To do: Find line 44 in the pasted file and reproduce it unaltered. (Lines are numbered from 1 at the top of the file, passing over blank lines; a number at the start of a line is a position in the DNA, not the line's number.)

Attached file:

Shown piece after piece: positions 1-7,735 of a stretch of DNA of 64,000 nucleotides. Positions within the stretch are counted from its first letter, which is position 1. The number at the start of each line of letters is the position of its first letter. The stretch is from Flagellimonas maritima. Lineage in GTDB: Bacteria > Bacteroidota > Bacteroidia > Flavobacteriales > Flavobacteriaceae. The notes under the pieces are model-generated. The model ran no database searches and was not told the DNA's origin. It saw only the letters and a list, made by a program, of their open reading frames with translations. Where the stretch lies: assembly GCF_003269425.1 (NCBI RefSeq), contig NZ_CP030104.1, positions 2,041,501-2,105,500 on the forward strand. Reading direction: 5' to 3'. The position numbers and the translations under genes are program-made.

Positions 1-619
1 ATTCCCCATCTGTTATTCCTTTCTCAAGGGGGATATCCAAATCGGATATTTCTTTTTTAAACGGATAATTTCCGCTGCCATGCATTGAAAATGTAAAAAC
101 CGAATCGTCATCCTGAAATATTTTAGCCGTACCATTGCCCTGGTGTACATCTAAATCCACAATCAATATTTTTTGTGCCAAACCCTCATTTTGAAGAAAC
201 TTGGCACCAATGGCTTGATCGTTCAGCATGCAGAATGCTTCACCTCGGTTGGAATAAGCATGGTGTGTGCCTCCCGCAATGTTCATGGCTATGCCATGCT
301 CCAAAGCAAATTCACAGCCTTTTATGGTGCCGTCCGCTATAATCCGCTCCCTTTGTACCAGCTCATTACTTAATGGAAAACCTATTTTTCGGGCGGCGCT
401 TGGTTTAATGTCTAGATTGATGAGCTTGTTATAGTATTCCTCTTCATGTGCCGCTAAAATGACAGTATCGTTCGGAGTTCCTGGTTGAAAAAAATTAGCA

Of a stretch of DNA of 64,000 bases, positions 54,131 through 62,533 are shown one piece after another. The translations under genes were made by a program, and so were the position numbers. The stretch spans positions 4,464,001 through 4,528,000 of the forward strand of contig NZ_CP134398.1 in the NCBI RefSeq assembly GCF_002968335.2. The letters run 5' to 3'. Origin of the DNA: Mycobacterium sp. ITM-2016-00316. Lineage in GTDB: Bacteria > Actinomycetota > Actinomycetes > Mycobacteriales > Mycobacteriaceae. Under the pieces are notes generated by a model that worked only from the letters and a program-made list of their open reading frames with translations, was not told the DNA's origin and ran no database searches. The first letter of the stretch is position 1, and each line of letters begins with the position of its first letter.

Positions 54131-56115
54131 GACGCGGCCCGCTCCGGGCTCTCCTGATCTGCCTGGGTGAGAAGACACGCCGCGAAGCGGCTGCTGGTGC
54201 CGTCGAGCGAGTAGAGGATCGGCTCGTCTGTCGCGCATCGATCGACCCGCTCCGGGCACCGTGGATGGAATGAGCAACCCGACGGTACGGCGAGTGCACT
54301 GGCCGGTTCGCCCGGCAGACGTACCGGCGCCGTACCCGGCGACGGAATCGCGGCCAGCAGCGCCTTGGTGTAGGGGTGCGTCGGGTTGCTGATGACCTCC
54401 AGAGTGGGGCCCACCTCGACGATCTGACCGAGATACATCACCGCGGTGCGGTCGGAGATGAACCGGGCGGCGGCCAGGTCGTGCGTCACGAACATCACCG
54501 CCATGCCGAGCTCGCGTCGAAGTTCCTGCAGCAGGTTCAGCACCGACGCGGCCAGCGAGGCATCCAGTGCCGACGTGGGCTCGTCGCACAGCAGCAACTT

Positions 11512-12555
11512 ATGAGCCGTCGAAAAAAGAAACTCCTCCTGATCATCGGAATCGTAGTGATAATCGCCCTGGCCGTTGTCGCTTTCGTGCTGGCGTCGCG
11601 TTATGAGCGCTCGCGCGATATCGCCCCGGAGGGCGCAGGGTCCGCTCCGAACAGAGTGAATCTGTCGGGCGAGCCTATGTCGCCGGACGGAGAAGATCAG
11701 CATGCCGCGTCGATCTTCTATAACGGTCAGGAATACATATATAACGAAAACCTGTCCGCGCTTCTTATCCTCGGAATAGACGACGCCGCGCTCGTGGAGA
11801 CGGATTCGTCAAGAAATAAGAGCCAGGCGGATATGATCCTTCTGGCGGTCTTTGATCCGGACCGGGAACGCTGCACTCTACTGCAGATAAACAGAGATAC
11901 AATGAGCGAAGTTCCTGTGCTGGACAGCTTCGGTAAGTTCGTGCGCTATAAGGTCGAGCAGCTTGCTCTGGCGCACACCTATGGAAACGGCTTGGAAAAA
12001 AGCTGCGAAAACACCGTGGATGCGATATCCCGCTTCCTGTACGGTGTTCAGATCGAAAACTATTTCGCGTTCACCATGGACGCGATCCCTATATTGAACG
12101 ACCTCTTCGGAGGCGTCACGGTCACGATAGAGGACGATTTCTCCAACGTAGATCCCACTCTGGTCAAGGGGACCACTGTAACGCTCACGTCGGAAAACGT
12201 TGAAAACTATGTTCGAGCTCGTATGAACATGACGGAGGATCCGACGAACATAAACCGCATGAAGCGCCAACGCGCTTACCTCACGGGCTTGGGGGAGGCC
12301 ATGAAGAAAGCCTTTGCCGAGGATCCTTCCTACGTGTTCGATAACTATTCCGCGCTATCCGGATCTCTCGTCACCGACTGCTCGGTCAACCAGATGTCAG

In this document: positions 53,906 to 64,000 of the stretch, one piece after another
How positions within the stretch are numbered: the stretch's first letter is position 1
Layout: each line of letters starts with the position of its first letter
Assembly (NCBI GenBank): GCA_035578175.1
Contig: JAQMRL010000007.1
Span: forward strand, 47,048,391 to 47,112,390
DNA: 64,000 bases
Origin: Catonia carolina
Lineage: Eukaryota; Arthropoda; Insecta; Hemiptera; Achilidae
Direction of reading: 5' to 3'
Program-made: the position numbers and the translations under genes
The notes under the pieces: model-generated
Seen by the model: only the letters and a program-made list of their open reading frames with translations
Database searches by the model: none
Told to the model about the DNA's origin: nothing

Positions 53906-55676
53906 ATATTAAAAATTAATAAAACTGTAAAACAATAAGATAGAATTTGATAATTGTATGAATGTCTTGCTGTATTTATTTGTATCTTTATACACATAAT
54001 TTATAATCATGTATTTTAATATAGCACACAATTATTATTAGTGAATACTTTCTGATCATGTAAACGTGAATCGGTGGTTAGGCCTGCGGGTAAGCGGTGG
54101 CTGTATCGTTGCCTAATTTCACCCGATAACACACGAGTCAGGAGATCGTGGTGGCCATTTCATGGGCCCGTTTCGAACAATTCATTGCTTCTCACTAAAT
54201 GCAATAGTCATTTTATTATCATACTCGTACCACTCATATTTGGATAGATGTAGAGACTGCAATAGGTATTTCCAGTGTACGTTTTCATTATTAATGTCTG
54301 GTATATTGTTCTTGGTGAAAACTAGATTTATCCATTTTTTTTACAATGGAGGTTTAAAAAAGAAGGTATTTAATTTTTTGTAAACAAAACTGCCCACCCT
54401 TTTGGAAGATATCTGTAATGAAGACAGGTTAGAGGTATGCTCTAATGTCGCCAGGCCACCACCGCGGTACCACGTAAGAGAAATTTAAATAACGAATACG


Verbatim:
54201 GCAATAGTCATTTTATTATCATACTCGTACCACTCATATTTGGATAGATGTAGAGACTGCAATAGGTATTTCCAGTGTACGTTTTCATTATTAATGTCTG